It’s quiet in Communications at noon, so quiet that I’m extremely busy. I haven’t got a moment of time to look at the international papers and the independent media. From all sides people want to drop their communications with me. One message must be forwarded to the working group, another has to be announced by the Megaphone, and yet another has to be uploaded onto the web. But the internet is down, and the comrades from Web have vanished. However efficient our spontaneous organisation may seem from the outside, on the inside things are not always going smoothly.
Then there are the people who come up to the desk to be informed. We have seen a lot of different nationalities dropping by. Even a Dutch anthropologist who came here to study the New Human. But thus far I hadn’t yet encountered a girl from China.
She wants to know exactly what’s going on. Her English is well disciplined and slow, you can see her thinking at every word she pronounces.
“So the people want their money back?” she asks.
I honestly thought that I had misunderstood. “Excuse me?”
She repeats the question literally. I scratch myself under my cap, and I realise that some explanation is in order.
“It’s a little bit more complicated than that …”
I try to explain it simply and synthetically. I tell her about the banks. About people who borrow money to pay for a house. About high housing prices and low incomes. About unemployment, speculation, vacancy. About converging political and economic interests.
She nods to show she understands. She looks at me with wide open eyes. At the end she says: “But… that sounds exactly like what is happening in China!” I get an acute sense of planetary brotherhood. She offers to help us translate our manifesto into Chinese.
“By all means, comrade! Come in, sit down, here’s a pen, here’s a paper, and here is a copy of the manifesto in English. If there’s something you don’t know, just ask.”
Well, comrades, I’ve learned something today about the way the English language is taught in China. The first word was still easy. “What is a ‘concentration’?”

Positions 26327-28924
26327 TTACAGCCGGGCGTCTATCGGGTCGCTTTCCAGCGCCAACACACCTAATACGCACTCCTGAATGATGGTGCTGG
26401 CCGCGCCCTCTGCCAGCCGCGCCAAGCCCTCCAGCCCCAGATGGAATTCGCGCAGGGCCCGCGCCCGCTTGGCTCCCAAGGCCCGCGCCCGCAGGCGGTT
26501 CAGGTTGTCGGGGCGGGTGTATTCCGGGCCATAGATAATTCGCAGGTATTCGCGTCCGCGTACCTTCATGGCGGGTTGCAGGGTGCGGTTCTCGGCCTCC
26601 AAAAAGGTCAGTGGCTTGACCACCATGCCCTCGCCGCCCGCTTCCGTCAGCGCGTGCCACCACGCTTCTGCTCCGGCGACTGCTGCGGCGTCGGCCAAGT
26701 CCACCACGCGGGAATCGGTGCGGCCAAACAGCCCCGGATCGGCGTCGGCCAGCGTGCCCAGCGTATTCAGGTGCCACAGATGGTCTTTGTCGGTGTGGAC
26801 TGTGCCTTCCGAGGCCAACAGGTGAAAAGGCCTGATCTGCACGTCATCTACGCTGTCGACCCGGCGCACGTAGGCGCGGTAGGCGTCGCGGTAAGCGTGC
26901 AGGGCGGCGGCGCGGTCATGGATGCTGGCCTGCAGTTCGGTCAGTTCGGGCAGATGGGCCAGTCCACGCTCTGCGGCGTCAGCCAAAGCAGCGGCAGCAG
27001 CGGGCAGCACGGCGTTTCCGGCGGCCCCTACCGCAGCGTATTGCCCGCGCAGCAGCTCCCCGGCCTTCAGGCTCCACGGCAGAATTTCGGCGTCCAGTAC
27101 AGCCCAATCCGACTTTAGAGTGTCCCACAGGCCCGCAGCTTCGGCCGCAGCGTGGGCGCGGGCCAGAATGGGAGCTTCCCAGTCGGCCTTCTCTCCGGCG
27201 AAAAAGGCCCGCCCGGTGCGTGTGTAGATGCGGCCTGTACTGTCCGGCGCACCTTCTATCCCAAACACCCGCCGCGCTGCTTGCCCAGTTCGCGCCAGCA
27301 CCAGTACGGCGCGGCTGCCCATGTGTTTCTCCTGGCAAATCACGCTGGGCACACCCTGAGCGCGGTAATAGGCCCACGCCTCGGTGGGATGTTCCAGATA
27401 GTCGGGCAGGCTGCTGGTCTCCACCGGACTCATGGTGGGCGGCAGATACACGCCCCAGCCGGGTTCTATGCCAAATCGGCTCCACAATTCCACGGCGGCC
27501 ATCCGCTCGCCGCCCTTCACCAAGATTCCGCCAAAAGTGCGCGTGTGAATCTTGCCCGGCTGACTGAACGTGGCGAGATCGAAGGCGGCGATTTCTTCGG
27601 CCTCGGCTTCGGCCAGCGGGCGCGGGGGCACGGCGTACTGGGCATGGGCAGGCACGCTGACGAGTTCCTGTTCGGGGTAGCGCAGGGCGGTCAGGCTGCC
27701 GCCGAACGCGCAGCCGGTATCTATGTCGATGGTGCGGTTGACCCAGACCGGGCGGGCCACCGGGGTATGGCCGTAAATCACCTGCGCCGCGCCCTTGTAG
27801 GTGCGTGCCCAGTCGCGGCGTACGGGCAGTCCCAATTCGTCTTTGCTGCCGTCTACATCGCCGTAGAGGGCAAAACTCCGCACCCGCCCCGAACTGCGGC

“In this case it means a gathering of people.”
“Okay.” She goes on translating. Then she asks the next word. She repeats it twice but I don’t understand her. Then she points it out in the manifesto. The word is ‘dignity’.
I take a deep breath. Try explaining a word like that in English so that someone from China knows exactly what you’re saying. I didn’t succeed. We did not come any further than ‘human rights’, and that isn’t quite the same thing.
“Wait here,” I say, “this is important.” Internet still isn’t working, so I walk over to the Library. It keeps growing fast every day. Now we even have a twenty volume encyclopaedia at our disposal. But no English-English dictionary yet. I ask around if anyone can help us restore the connection. “Es muy urgente, compañeros. We need to give a comrade from China an accurate description of the concept of dignidad.” Eventually we manage to get the web working. “Here,” I say, “now I can also show you what Wikipedia is.”
“Dignity is a term used in moral, ethical, and political discussions to signify that a being has an innate right to respect and ethical treatment.” Whether it’s enough, I do not know, she still seems to be processing the words one at a time. Luckily, a comrade comes along who has looked up the Chinese translation on her smartphone. Two elegant characters. A broad smile appears on her face. She knows exactly what we’re talking about.
It would not be the last word she didn’t know. “What is ‘solidarity’?” she asks later on. “What is a ‘volunteer’?”
Ronald Reagan once claimed that the Russians do not even have a word for freedom. They have three. How many words the Chinese use for the concepts of human dignity and solidarity, I can’t say, but each time she nodded with a smile, I knew we got a hold of one.
When she finishes, she is happy and content. She stands up. “There you go.” The Chinese translation of our manifesto in latin characters. “The only way for us to resist in China is by spreading information clandestinely over the internet”, she says. But even that is risky. For her it’s unconceivable that we have the opportunity to protest like this here in the west. “If we were to try this in China, we would suffer the consequences on our skin.”
I think I understand what she is referring to.
“Good luck!” she says when she is about to return to the busy streets of our global village.
“Good luck to you, comrade. You need it more than we do.”